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Why NY needs a permanent tax cap

This is how our state can rein in costs and help our squeezed middle class.

Gov. Andrew M. Cuomo in Manhattan on Feb.

Gov. Andrew M. Cuomo in Manhattan on Feb. 14, 2019. Photo Credit: AP / Seth Wenig

The middle class is the backbone of our nation — built on the premise that in return for hard work, prosperity and financial security are achievable. But the middle class is increasingly falling behind under the pressure of rising costs and stagnant wages. It is hard out there and we know it.

Now, our middle class faces a new and unexpected threat: the federal government. The Trump administration has tried to take away health care by dismantling the Affordable Care Act; it has undermined the organized labor movement that helped build the middle class; and it has put New York’s communities and environment at risk with regressive policies like potential offshore drilling around Long Island.

The most significant economic threat to New York is the cap on state and local tax deductions. While President Donald Trump promised a tax cut for the middle class, the capping of SALT deductions goes in the opposite direction — hurting about 530,000 taxpayers on Long Island, or more than a third of its taxpayers. It is an egregious act of partisanship that targets Democratic states to pay for tax cuts in Republican states, and it is particularly shameful that Republican representatives from Long Island failed to stand up for their constituents.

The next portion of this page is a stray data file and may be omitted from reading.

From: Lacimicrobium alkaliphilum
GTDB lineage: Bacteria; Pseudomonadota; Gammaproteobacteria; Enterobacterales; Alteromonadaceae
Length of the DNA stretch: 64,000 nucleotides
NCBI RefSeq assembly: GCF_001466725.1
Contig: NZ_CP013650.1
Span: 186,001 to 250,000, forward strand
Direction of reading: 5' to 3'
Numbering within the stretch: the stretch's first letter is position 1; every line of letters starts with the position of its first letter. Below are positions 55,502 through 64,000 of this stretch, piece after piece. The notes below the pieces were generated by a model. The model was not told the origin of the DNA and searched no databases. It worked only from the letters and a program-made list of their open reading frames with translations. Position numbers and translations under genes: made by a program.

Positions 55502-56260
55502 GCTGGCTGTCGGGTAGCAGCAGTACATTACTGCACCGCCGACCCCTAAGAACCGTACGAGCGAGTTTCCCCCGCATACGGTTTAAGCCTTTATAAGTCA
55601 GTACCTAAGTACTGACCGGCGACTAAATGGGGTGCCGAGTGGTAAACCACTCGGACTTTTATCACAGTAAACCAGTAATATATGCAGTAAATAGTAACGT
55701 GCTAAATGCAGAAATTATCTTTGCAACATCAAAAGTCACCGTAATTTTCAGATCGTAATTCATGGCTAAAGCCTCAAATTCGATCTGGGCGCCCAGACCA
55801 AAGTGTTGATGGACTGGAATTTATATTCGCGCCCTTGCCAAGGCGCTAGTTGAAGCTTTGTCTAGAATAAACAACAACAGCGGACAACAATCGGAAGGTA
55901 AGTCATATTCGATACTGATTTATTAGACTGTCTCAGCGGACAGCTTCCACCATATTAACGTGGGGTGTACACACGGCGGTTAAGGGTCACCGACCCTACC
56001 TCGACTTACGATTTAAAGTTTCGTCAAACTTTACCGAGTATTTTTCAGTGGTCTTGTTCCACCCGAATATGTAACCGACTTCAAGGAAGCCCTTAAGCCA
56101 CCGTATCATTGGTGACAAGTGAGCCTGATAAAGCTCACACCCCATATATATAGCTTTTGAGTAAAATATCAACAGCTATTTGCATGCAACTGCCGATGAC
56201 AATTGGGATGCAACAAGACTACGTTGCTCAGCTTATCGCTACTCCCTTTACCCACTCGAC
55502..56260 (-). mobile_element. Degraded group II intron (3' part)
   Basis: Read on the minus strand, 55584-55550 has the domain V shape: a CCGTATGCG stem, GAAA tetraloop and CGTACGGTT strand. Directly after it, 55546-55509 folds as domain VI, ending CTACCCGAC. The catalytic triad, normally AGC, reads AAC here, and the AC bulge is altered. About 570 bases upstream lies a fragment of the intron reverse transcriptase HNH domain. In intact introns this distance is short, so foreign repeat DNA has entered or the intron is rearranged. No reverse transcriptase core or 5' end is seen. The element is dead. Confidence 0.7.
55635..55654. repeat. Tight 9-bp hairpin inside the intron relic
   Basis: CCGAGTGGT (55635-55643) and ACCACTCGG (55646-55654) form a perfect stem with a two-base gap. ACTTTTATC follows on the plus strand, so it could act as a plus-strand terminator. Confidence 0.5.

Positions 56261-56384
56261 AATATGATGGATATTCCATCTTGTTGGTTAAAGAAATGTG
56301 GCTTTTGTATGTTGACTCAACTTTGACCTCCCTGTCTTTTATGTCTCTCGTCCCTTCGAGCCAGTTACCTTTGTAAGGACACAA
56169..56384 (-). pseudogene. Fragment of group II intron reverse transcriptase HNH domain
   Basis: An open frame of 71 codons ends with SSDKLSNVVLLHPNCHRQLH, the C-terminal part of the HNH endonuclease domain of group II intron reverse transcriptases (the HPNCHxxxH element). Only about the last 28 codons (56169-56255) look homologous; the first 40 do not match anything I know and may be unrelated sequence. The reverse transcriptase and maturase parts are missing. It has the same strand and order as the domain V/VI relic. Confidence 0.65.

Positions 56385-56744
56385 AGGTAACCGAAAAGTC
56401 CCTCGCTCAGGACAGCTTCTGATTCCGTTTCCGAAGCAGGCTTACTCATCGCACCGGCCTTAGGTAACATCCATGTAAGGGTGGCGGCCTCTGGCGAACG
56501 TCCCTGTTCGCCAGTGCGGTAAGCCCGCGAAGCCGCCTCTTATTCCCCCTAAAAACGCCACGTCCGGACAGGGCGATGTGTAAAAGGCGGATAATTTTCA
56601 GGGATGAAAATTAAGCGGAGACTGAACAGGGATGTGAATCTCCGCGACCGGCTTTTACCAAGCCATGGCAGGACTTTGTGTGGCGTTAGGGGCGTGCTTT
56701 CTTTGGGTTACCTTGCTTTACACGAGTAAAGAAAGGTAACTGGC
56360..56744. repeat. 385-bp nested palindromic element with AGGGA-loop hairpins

The administration’s policies make the state’s 2 percent cap on local property taxes even more critical for New York, where the property tax burden is more than two-and-a-half times the typical state income tax burden.

In 2011, after years of trying to rein in out-of-control property taxes — Govs. George Pataki, Eliot Spitzer and David A. Paterson all tried — we passed the first local property tax cap. The 2 percent property tax cap changed long-term trends, and saved New Yorkers nearly $25 billion. On Long Island, it has saved taxpayers $8.7 billion, with the typical Nassau taxpayer saving $7,611 and the typical Suffolk taxpayer saving $6,284.

By every measure the tax cap has been a success, but that success is not guaranteed if it does not remain in place.

That’s why in this year’s budget I call on the State Legislature to make the 2 percent property tax cap permanent. I will not sign a budget that does not include a permanent tax cap.

Our middle class simply cannot sustain a return to the days of skyrocketing property taxes, especially in the face of the challenges and uncertainty emanating from Washington. So let’s cap it for today. And keep it for tomorrow.

And let’s not stop there.

Let’s cut the income tax rate once again for middle-class New Yorkers. And let’s fight SALT until the federal government rolls back this devastating assault on our state and its taxpayers.

In New York, we have not forgotten the middle class and we stand with middle-class families more than ever in the face of the federal assault. Since I took office, we have prioritized groundbreaking initiatives and investments to lift up hard-working families and reduce obstacles to prosperity.

We have made too much progress to turn back now. It’s time that the State Legislature enshrines the 2 percent local property tax cap — a fundamental principle of fiscal responsibility — so that we can send a message loud and clear to the middle class that says New York is on their side.

 Andrew M. Cuomo is governor of New York State.

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